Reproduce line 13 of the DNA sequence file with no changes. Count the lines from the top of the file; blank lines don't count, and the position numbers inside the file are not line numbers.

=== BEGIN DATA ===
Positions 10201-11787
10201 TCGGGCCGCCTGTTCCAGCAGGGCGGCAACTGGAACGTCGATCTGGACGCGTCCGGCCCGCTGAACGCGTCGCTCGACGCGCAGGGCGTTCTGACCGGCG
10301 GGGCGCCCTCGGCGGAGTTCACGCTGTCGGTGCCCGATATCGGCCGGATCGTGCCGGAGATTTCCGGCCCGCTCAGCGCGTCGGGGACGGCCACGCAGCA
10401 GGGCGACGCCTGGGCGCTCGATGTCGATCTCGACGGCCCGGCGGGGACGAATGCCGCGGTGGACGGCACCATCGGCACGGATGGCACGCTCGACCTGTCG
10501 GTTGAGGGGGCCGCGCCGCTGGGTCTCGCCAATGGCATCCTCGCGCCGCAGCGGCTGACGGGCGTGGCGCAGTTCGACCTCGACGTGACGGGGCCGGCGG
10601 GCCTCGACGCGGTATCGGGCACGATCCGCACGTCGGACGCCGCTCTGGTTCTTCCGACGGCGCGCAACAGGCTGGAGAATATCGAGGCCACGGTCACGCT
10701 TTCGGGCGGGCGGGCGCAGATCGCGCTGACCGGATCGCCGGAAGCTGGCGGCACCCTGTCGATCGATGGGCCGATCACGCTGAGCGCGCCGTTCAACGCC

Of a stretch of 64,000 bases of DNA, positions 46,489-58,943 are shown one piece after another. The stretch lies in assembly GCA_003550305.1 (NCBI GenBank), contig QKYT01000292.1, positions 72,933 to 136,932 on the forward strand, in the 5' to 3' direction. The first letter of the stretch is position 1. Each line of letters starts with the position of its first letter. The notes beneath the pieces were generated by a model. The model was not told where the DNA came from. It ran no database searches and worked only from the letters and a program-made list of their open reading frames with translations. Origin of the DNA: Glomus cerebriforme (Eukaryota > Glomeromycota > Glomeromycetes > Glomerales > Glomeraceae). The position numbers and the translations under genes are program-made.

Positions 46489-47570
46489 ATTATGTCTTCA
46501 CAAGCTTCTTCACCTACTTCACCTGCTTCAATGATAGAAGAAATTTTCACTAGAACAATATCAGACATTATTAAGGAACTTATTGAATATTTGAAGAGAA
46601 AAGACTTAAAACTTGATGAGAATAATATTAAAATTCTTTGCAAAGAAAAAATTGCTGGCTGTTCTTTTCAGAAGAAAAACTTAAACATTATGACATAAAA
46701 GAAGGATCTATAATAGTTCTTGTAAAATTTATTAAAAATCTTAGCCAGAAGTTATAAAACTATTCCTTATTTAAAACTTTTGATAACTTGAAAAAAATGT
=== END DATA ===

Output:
46701 GAAGGATCTATAATAGTTCTTGTAAAATTTATTAAAAATCTTAGCCAGAAGTTATAAAACTATTCCTTATTTAAAACTTTTGATAACTTGAAAAAAATGT